Piedmont is surrounded on three sides by the Alps, including Monviso, where the Po River irises, and Monte Rosa. It borders with France, Switzerland and the Italian regions of Lombardy, Liguria and Aosta Valley and for a very small fragment with Emilia Romagna. The valley and the mountains do contribute to the areas noted fog cover which aides in the ripening of the Nebbiolo grape (which gets its name from the Piedmontese word Nebbia meaning 'Fog'). Piedmont is the second largest of Italy's 20 regions, after Sicily.
Piedmont wine is the range of Italian wines made in the north-western corner of Italy. The best-known wines from the region include Barolo and Barbaresco. They are made from the Nebbiolo grape. Other popular grapes used for red wine production are Barbera and Dolcetto.
The sparkling wine Asti is made from the Moscato grape. The majority of the area's winemaking takes place in the provinces of Cuneo, Asti and Alessandria. The Brachetto is another variety used for making sweet and sparkling red wines. The wine making industry of the Piedmont played a significant role in the early stages of the Risorgimento (Italian unification) with some of the era's most prominent figures-like Camillo Benso, Conte di Cavour and Giuseppe Garibaldi owning vineyards in the Piedmont region and making significant contributions to the development of the Piedmontese wines.
The famous Italian patriot Giuseppe Garibaldi was a winemaker who in the 1850's introduced the use of the Bordeaux mixture to control the spread of oidium that was starting to ravage the area's vineyards. Camillo Benso, Conte di Cavour was a wealthy vineyard owner who went abroad to study advance viticulture prior to founding the political newspaper II Risorgimento. He was highly influential in the adoption of many French viticultural techniques among the Piedmontese vineyards.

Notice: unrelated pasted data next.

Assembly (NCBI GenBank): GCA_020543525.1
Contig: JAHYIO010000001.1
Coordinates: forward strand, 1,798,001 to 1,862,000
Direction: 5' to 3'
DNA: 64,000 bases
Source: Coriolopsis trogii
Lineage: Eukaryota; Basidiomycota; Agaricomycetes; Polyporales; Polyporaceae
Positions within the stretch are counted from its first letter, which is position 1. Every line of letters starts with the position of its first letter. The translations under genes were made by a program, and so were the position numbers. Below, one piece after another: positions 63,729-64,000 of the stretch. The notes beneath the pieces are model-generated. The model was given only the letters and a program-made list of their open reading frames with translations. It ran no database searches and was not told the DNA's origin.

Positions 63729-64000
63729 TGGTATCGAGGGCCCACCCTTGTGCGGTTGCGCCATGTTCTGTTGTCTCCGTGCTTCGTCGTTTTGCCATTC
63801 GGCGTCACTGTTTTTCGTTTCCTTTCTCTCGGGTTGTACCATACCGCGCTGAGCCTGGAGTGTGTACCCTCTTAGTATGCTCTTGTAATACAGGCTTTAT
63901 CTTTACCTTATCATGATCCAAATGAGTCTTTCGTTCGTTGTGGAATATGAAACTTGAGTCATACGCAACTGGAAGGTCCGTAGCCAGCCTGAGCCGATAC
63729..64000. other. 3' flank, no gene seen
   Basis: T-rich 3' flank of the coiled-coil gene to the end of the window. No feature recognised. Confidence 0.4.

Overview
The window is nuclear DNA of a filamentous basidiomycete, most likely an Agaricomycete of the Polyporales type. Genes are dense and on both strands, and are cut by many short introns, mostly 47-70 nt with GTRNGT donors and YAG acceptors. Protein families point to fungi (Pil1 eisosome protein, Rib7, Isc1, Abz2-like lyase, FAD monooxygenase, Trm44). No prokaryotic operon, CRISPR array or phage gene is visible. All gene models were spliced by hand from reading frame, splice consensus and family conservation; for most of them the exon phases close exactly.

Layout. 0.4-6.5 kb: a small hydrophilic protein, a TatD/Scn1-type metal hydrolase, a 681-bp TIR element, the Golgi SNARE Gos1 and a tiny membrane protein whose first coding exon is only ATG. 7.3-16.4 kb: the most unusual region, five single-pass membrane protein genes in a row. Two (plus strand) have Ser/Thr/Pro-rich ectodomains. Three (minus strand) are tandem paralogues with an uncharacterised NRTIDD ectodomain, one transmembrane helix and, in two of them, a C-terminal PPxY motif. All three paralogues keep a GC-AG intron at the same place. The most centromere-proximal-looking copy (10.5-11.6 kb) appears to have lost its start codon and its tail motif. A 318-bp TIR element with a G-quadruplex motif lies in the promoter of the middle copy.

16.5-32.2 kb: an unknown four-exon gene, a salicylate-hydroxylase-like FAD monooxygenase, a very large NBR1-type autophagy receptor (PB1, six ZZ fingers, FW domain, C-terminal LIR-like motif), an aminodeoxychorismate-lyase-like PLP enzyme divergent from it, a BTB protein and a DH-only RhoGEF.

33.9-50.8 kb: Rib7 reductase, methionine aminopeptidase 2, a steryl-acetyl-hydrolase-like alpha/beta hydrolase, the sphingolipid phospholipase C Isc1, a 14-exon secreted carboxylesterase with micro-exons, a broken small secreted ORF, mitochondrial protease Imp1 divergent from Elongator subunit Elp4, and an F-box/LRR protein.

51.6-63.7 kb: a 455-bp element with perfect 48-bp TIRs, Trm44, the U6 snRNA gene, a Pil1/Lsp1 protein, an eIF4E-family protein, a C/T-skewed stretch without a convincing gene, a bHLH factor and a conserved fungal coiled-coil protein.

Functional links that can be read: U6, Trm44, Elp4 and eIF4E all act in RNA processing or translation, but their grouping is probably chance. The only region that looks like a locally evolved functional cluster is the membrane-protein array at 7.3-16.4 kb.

Although the winemaking regions of the Piedmont and Bordeaux are very close on latitude, only the summertime temperatures are similar; the Piedmont wine region has a colder, continental winter climate, and significantly lower rainfall due to the rain shadow effect of the Alps. Vineyards are typically planted on hillsides altitudes between 490-1150 ft. The warmer south facing slopes are mainly used for Nebbiolo or Barbera while the cooler sites are planted with Dolcetto and Moscato.